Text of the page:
At a time of year too cold for outside shows and with few selling opportunities for artists, early February’s Northminster Fine Arts Fair offers the perfect occasion to come in from the cold and snow to warm your spirit with art.
The 14th annual art fair takes place on February 2nd from 10 a.m.–4 p.m. at the Northminster Presbyterian Church. More than 40 Ohio, Kentucky, and Michigan artists in glasswork, painting, pottery, woodworking, photography, mixed media, fiber arts, and jewelry-making will set up their booths for an anticipated 1,000 visitors.
Fair trade vendors selling handcrafts, jewelry, and coffee will also take part. The social movement of fair trade helps producers in developing countries achieve more equal trading equity, better working conditions, and sustainability.
“It’s gratifying to see the commitment that these vendors have toward social justice,” says Susan Ahlrichs, co-chair of the Northminster fair.
Heartfelt Tidbits, a nonprofit launched in 2011 to help local refugee and immigrant families, also will be there. Recently, they partnered with the church to offer Friday morning English and citizenship classes.
Sheryl Rajbhandari, executive director of Heartfelt Tidbits, is delighted to be involved.
“The fair provides an opportunity for new Cincinnatians from around the world to share their creations, earn a bit of money, and gain inspiration from the other artists who exhibit at the event,” she says.
“At the same time,” she continues, “attendees have a chance to learn more about the artisans, their talents, and the work of Heartfelt Tidbits and The Welcome Project (a social enterprise empowering refugee and immigrant women to pursue creative entrepreneurship).”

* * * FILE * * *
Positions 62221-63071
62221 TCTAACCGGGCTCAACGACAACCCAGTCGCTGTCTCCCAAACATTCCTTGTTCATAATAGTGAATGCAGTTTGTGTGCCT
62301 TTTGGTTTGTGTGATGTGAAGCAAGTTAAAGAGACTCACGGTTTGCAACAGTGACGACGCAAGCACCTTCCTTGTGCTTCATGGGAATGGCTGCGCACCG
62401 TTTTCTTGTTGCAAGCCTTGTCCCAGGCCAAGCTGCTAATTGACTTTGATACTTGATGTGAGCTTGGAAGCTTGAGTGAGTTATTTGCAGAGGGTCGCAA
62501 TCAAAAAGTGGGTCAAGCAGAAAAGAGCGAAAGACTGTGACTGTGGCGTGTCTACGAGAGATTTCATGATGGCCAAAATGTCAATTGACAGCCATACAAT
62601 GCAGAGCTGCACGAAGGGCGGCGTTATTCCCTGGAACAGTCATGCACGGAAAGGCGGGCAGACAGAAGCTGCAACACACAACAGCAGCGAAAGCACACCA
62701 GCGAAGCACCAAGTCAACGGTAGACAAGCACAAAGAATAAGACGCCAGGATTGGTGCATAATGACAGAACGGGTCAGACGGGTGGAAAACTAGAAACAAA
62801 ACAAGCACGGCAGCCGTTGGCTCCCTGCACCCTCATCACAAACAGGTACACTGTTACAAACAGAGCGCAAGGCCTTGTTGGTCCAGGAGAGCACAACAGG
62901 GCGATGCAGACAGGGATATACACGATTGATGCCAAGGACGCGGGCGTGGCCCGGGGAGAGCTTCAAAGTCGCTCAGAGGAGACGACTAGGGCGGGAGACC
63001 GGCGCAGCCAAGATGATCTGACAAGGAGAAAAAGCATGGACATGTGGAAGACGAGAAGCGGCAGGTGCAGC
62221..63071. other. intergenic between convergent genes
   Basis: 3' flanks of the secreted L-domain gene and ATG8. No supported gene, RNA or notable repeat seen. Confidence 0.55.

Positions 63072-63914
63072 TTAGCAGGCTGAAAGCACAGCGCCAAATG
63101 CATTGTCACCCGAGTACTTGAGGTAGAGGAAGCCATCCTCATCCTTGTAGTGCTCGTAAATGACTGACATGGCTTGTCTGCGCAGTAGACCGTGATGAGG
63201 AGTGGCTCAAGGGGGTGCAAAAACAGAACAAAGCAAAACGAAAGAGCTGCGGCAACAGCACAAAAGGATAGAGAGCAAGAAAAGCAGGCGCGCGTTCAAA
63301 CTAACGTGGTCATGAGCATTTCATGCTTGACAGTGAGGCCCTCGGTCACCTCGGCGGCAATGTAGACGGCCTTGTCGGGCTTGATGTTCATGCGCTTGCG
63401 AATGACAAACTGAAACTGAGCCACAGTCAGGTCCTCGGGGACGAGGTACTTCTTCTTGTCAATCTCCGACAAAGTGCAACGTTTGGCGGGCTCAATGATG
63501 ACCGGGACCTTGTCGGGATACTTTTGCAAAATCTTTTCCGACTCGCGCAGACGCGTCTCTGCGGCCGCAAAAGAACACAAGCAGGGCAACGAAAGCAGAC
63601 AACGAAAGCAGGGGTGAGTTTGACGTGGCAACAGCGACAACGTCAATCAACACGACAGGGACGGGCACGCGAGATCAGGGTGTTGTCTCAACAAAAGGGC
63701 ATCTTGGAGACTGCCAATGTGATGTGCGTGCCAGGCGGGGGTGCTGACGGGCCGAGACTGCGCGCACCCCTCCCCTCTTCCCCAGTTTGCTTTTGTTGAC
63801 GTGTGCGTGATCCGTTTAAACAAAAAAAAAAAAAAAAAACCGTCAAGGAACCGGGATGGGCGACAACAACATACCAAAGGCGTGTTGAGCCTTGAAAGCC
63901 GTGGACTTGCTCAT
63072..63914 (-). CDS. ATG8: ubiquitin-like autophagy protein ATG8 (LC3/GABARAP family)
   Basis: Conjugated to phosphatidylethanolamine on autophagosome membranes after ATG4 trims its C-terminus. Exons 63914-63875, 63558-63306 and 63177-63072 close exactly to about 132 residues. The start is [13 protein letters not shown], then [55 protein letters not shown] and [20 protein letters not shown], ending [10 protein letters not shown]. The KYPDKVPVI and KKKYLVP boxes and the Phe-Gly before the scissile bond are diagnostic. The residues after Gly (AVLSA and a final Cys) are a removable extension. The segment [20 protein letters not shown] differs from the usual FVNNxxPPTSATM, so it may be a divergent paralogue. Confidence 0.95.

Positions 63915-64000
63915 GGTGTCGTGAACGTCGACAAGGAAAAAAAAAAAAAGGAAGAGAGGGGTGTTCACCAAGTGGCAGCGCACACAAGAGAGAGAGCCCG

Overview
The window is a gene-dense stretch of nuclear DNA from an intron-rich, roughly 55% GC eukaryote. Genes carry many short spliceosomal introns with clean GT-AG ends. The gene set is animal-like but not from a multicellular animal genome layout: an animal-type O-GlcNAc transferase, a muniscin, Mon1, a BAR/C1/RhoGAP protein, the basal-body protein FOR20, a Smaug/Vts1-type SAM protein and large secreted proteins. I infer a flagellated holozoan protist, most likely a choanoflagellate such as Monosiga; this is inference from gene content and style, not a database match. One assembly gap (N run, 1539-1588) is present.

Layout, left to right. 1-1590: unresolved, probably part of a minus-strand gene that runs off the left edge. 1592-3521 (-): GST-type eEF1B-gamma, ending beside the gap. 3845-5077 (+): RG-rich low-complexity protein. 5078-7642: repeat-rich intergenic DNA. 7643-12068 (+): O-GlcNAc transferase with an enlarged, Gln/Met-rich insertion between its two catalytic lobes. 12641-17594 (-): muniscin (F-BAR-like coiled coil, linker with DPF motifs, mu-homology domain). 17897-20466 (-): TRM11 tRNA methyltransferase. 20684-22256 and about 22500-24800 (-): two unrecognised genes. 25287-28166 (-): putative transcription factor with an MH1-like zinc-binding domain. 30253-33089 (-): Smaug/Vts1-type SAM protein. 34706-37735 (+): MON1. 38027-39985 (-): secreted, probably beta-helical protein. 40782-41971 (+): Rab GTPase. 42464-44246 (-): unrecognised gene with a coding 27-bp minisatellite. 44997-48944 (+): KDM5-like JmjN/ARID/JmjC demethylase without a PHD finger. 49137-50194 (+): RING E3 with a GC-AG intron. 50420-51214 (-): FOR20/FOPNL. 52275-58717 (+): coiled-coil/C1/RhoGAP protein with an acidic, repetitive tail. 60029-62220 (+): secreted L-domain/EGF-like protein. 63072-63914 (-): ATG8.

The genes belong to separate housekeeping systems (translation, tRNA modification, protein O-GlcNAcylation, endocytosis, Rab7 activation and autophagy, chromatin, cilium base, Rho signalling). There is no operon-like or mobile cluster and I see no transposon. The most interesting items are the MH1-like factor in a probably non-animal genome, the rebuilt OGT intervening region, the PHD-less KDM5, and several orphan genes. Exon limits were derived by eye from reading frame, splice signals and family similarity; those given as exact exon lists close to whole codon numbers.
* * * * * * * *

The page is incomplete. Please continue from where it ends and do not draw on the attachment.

The Northside nonprofit, Visionaries + Voices, providing representation, studio space, supplies, and support to more than 140 adult visual artists with disabilities, will also be featured at the fair.
Finneytown high school students will display their work, and a children’s art area will provide free crafts for young people. And for just the cost of the clay, kids can learn to use a pottery wheel.
Begun in 2006, the fair was the brainchild of Eric Hauck, a worship leader at the Northminster Presbyterian Church, as part of the church’s mission of outreach to the community. The original leadership team was Eric, a potter, and his wife Britt; artists Barb Smucker and Deb Shelton; and scratchboard artist Rich Schafermeyer, who now co-directs the event with Ahlrichs.
Artists are given a booth without a fee; instead they contribute 10 percent of their profits, which will be donated to Visionaries + Voices.
“Our show features full-time artists as well as those who passionately do art in their spare time,” Schafermeyer says. “Combine that with an all-volunteer staff who shares the artists’ passion, and we have a very unique event.”
About 90 volunteers are on hand for the show to manage setup and cleanup, make and serve food, greet visitors, and help guests navigate the sizable selection, which is divided into three main areas. The fair’s breakfast menu is known for offering the best cinnamon buns in the city, and gourmet lunches include a signature chicken salad. There’s a snack bar with homemade treats, and proceeds benefit the Northminster youth and their mission trips. Talented musicians will entertain those eating lunch in the café.
Along with art for sale, there will also be a raffle with donated work from participating artists.
For more information, visit http://www.northminsterchurch.net/fine-arts-fair or call 513-931-0243. The Northminster Fine Arts Fair will be held on February 2nd from 10 a.m.–4 p.m. at the Northminster Presbyterian Church, located at 703 Compton Road in Finneytown.